"Here's a band at their commercial peak," says Adam Dubin, director of many well-received videos, "and some idiot decided to film them on a wharf and--here's the worst part--instead of giving them instruments, let them mime playing imaginary instruments. The director should be shot. And the manager should be shot for allowing his band to be put in this position."[13]

A decade later, it was heavily criticized by Beavis and Butt-Head, both voiced by Mike Judge, who opined that the video "sucks" and was "horrible," and ridiculed Perry and Schon's fashion sense.[17] This greatly upset Cain, since he felt Journey's videos had helped make MTV. He called the band's manager repeatedly to ask how they could stop the channel from reairing the segment.[13] In 1999 MTV chose it as 13th on its list of the 25 Worst Videos of All Time.[2]

"I'm at a loss to explain that video," said Cain. "I will never live down those air keyboards. No matter what else I've done in my career, sooner or later people find a way to ask me about the 'Separate Ways' video."[13]

See also[edit]


  1. ^ Whitburn, Joel (2004). The Billboard Book of Top 40 Hits, 8th Edition (Billboard Publications), page 335.
  2. ^ a b c d e "Journey on the Video Set". Archived from the original on October 19, 2016. Retrieved January 5, 2019.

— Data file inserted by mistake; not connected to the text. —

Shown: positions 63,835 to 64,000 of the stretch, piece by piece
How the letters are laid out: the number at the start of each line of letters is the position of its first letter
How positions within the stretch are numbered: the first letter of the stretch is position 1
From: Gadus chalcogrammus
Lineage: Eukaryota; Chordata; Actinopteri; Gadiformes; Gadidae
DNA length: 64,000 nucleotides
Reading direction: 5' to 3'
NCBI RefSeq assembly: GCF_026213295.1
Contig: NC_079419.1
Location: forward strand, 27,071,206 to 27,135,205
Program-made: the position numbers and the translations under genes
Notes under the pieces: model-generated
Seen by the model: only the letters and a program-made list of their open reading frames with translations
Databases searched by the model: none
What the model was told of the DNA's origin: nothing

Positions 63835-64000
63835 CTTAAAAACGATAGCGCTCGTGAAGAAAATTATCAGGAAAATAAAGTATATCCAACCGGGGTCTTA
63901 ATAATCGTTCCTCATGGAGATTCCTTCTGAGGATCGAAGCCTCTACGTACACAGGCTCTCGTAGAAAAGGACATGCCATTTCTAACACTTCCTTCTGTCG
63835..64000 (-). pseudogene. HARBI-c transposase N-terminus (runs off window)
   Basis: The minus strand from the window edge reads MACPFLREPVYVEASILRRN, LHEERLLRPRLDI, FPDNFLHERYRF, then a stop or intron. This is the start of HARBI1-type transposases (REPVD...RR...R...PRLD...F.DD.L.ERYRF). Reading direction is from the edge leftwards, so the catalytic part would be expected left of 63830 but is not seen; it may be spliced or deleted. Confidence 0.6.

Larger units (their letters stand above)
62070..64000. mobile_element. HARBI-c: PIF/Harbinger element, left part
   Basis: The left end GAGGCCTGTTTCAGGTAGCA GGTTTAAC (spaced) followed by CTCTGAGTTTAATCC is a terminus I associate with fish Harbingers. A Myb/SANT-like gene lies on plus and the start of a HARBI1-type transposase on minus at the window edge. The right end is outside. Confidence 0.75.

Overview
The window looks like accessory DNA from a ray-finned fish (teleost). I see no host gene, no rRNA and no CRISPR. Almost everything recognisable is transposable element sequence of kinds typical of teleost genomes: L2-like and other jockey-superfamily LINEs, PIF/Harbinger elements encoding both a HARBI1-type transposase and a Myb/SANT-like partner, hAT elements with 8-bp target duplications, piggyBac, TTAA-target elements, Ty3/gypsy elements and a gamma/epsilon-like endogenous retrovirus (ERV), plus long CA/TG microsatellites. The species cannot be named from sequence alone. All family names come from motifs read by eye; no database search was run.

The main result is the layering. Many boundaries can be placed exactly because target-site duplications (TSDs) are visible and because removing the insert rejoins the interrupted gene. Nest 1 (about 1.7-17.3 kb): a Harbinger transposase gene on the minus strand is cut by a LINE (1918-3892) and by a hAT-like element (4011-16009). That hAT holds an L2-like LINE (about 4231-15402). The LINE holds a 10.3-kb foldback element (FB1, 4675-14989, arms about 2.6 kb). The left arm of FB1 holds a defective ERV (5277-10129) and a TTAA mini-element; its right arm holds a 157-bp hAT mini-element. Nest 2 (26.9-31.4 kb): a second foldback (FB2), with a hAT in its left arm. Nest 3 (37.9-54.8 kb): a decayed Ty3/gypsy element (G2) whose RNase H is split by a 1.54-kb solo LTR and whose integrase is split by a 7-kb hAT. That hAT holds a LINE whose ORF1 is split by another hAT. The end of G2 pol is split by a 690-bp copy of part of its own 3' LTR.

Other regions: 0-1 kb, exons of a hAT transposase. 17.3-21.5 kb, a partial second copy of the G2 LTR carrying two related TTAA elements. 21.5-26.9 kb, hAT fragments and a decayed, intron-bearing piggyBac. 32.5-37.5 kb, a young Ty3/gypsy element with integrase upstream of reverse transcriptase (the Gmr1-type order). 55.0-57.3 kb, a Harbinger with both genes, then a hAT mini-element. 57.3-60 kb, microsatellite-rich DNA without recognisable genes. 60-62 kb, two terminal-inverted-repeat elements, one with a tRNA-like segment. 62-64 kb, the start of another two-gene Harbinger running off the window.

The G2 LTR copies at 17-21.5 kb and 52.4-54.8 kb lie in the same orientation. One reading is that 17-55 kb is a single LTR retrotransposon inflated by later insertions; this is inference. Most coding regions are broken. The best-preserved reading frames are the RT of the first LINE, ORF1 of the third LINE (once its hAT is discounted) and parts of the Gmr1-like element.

3. ^ a b c Bowcott, Nick (2009-06-09). "The Setlist: Neal Schon of Journey". Guitar World. Archived from the original on 2009-06-12. Retrieved 2009-06-12.
  4. ^ Secher, Andy (June 1983). "Adventures in Frontierland". Hit Parader: 6.
  5. ^ Sutherland, Jon (April 1983). "Journey Looks to New Frontiers". Record Review. Retrieved 2009-06-12.
  6. ^ Kent, David (1993). Australian Chart Book 1970–1992. Australian Chart Book. ISBN 0-646-11917-6.
  7. ^ Lwin, Nanda (2000). Top 40 Hits: The Essential Chart Guide. Music Data Canada. ISBN 1-896-594-13-1.
  8. ^ a b "Item Display - RPM - Library and Archives Canada".
  9. ^ "Archiwum Listy Przebojów Programu Trzeciego". Archiwum Listy Przebojów Trójki.
  10. ^ "South African Rock Lists Website - SA Charts 1969 - 1989 Acts (J)".
  11. ^ "CASH BOX Top 100 Singles – Week ending APRIL 2, 1983". Archived from the original on September 11, 2012.
  12. ^ "The CASH BOX Year-End Charts: 1983". Archived from the original on December 25, 2012.
  13. ^ a b c d e f g Marks, Craig; Tannenbaum, Rob (2011). I Want My MTV: The Uncensored Story of the Music Video Revolution. New York, NY: Dutton. pp. 91–92. ISBN 978-0-525-95230-5.
  14. ^ "Journey's 'Separate Ways' Video: The Band Speaks About Filming The 'Cheeseball' Video". The Huffington Post. 19 April 2012.
  15. ^ a b "Noblemania".
  16. ^ "Journey "Separate Ways" video director answers our "WTF?" questions - Golden Age of Music Video". Golden Age of Music Video.
  17. ^ "Buff 'N' Stuff." Beavis and Butt-Head. Season 3, Episode 16. MTV. October 14, 1993.

External links[edit]